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Expat Taxes - 15 Frequent Questions this Time of Year with Answers



Answers to 15 tax-related questions we receive by taxpayers living, or considering living abroad important to know.


1. I am a U.S. citizen living and working abroad. What is the exclusion amount?


You may qualify to exclude from income up to $108,700 of your foreign earnings. You can exclude or deduct certain foreign housing amounts. Your employer does not have to withhold U.S. income taxes from wages you earn abroad if it is reasonable to believe that you will exclude them from income under the foreign earned income exclusion or the foreign housing exclusion.


2. Where, When, and How 1) When are U.S. income tax returns due?


Generally, for calendar year taxpayers, U.S. income tax returns are due on April 15. If you are a U.S. citizen or resident and both your tax home and your abode are outside the United States and Puerto Rico on the regular due date, an automatic extension is granted to June 15 for filing the return. Interest will be charged on any tax due, as shown on the return, from April 15.


3. My entire income qualifies for the foreign earned income exclusion.


Must I file a tax return? Generally, yes.


Every U.S. citizen or resident who receives income must file a U.S. income tax return unless total income without regard to the foreign earned income exclusion is below an amount based on filing status.


4. I was sent abroad by my company in November of last year. I plan to secure an extension of time on Form 2350 to file my tax return for last year because I expect to qualify for the foreign earned income exclusion under the physical presence test. If my company recalls me to the United States before the end of the qualifying period and I find I will not qualify for the exclusion, how and when should I file my return?


If your regular filing date has passed, you should file a return, Form 1040 (Form 1040 or 1040-SR for 2021), as soon as possible for last year. Include a statement with this return noting that you have returned to the United States and won’t qualify for the foreign earned income exclusion.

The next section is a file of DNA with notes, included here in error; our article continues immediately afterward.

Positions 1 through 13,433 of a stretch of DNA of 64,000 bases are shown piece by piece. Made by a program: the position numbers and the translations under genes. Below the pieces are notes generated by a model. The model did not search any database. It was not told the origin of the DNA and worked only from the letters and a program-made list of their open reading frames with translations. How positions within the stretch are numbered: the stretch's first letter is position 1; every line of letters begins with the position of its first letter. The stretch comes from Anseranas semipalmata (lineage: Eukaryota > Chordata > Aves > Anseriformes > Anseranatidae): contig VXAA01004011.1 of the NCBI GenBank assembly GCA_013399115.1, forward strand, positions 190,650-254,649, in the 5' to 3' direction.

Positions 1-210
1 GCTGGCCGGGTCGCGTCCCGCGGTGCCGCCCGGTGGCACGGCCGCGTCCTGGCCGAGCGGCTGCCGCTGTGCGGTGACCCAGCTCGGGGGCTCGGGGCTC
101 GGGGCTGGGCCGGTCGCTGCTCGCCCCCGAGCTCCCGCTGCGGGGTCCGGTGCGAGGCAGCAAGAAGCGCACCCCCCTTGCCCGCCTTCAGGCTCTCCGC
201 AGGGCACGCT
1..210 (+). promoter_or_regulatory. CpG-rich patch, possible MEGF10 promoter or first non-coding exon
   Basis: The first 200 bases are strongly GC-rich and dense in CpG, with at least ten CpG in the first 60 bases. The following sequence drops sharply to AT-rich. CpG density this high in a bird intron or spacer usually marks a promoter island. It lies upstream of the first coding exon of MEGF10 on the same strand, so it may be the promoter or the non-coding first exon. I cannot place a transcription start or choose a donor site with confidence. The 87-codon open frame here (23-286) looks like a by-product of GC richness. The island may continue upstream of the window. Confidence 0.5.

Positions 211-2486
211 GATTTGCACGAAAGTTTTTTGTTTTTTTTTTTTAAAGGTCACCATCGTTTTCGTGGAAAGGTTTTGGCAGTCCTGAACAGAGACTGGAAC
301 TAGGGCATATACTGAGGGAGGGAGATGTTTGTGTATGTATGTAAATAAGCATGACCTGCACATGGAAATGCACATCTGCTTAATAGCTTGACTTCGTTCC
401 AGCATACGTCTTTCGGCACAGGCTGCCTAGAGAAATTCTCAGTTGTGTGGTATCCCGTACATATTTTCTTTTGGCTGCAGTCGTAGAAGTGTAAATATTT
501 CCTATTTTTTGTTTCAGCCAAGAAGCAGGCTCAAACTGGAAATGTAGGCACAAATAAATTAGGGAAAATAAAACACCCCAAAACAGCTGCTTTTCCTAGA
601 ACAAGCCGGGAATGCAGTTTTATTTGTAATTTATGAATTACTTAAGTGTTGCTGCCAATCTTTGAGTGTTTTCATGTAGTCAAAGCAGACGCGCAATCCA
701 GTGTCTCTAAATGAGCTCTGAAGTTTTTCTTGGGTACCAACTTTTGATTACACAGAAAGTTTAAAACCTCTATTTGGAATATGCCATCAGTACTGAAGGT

5. I am a U.S. citizen and have no taxable income from the United States, but I have substantial income from a foreign source. Am I required to file a U.S. income tax return? Yes.


All U.S. citizens and resident aliens are subject to U.S. tax on their worldwide income. If you paid taxes to a foreign government on income from sources outside the United States, you may be able to claim a foreign tax credit against your U.S. income tax liability for the foreign taxes paid. Form 1116 is used to figure the allowable credit.


6. Due to illness, I returned to the United States before I completed my qualifying period to claim the foreign earned income exclusion. Can I figure the exclusion for the period I resided abroad? No.


You aren’t entitled to any exclusion of foreign earned income because you did not complete your qualifying period under either the bona fide residence test or physical presence test. If you paid foreign tax on the income earned abroad, you may be able to claim that tax as a deduction or as a credit against your U.S. tax.


7. Will a check payable in foreign currency be acceptable in payment of my U.S. tax?


Generally, only U.S. currency is acceptable for payment of income tax.


8. I have met the test for physical presence in a foreign country and am filing returns for 2 years. Must I file a separate Form 2555 with each return? Yes.


9. To meet the qualification of “an uninterrupted period that includes an entire tax year,” do I have to be physically present in a foreign country for the entire year? No.